Discipline: Chemistry and Chemical Sciences
Subcategory: Cancer Research
Rosario Guel - University of Washington
Co-Author(s): Johnnie Orozco and Aimee Kenoyer, Fred Hutchinson Cancer Research Center, Seattle, WA
Delivering lethal doses of radiation directly to tumor without damaging surrounding tissue has been one of the biggest challenges in the administration of radionuclide-based cancer therapeutics. The opening question towards the development of novel cancer therapeutics is how to minimize the spread of radiation to normal tissue and maximize the specific targeting of radiation to a cancer cell. Technologies such as one-step Radioimmunotherapy (RIT) has become a growing approach for the treatment of cancer. RIT involves a one-step delivery of radiation directly to cancer cells using a radiolabeled monoclonal antibody recognizing CD45. While RIT has proven to target cancer cells, its success as an optimal treatment is limited due to the relatively high amounts of radiation absorbed by the body as a result of non-specific targeting. An alternative approach, known as Pre-targeted radioimmunotherapy (PRIT), has been developed to serve the same purpose to directly target cancer, but unlike RIT, PRIT provides a more efficient method to minimize the toxicity in normal tissue during administration. The goal of my project has been to create a bi-specific antibody in the use of PRIT to enhance an alternative cancer treatment to the conventional RIT. If successful, this Pre-targeted system using a bispecific antibody will deliver radiation directly to sites of disease, while eliminating high amounts of radioactive exposure to normal tissues, with an overall effect of improving therapeutic outcomes. Methods used to obtain my data were performed using a biodistribution study on a murine model. The outline for this experiment include four groups of 5 mice per group, with 2 groups as controls and 2 groups as treatment group. Control mice were injected with 280 µg of CC49-C825 (a non-binding bispecific antibody control). Therapeutic groups were injected with 280 µg of 30F11-C825, the anti- bispecifc version of CD45 18 hours prior to the administration of radiation. At 16 hours post-antibody injection, all groups of mice were then injected with 5 µg of DOTAY CA (clearing agent). Two hours later all groups of mice were given 50 µCi of 90Y-DOTAbiotin. Harvesting of tissue for biodistribution was performed at 6 hrs and 24 hrs post-radioactive injection. The overall results from my experiment show that the amounts of radiation in the different tissues of the mice at 6 hours and 24 hours. Mice treated with 30F11 bispecific antibody had great amounts of radiation in the disease target sites of the spleen and bone marrow. The control mice were used to prove that our bispecific antibody was specific for binding to CD45+ tissues. The PRIT method with our bi-specific antibody has shown specific targeting of radiation to hematopoietic target tissues, with the potential to produce a better disease outcome than conventional RIT. Our data proves that our bispecific antibody is able specifically bind to sites of disease. As a follow up to this data, therapy studies will be performed next to determine efficacy of this treatment modality and compare the amounts of toxicity in relation to prior RIT studies.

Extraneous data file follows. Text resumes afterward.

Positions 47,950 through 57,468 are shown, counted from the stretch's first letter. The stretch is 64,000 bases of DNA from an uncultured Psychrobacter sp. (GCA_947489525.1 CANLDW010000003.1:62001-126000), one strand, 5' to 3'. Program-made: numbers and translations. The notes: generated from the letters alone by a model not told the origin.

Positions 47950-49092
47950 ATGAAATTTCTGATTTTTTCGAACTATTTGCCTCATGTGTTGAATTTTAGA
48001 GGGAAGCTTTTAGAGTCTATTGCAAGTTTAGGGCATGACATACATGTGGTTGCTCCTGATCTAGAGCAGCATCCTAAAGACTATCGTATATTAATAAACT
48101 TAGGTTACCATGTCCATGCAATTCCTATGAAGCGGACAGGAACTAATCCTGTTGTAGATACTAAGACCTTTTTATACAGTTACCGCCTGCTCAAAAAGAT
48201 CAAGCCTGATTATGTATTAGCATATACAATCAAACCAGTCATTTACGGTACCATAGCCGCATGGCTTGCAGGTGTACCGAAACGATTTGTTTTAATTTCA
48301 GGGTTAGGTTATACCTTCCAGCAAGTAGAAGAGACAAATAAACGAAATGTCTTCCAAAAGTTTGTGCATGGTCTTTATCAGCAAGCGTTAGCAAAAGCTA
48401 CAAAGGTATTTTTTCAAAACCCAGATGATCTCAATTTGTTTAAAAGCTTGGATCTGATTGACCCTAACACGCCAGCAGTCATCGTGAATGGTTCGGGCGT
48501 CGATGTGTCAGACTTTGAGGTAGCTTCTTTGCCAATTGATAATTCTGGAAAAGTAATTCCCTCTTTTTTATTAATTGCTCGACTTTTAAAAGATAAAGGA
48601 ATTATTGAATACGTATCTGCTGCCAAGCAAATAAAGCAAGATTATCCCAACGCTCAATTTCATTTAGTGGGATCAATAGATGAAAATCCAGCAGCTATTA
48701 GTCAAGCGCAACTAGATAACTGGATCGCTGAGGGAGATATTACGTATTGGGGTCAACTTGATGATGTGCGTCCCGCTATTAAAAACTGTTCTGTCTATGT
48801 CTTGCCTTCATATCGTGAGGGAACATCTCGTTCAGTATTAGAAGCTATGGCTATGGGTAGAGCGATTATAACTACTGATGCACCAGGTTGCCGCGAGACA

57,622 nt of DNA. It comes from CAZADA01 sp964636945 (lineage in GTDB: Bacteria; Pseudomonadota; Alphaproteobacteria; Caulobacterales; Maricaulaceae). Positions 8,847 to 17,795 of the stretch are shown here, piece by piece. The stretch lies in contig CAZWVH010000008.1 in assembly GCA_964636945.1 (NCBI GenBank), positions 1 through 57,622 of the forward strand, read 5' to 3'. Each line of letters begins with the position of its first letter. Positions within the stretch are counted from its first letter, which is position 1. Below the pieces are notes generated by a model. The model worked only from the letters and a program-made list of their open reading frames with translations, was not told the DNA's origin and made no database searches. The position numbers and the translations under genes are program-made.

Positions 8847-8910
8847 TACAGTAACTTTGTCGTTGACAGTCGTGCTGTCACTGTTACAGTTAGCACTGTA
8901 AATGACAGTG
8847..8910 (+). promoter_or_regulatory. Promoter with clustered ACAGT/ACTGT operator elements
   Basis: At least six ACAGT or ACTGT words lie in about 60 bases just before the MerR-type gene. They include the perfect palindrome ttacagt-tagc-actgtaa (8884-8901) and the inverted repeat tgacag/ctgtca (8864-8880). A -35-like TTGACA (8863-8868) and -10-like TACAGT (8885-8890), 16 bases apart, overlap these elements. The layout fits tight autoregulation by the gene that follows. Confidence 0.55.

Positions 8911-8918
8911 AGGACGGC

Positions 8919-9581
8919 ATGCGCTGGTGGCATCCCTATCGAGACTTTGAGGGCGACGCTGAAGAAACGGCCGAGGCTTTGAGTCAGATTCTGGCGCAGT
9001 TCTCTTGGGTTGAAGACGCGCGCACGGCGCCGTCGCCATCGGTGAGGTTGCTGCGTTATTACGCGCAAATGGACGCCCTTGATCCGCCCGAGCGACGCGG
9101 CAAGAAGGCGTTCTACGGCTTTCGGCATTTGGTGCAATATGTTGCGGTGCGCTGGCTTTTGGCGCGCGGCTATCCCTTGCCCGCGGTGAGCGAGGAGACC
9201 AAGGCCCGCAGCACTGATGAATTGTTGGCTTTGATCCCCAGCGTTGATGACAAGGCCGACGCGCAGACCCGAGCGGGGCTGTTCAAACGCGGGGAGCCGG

Funder Acknowledgement(s): My work was supported by the National Institutes of Health & University of Washington; (R01 CA138720, R01 CA109663, R01 CA076287, R01 CA136639).
Faculty Advisor: Johnnie Orozco,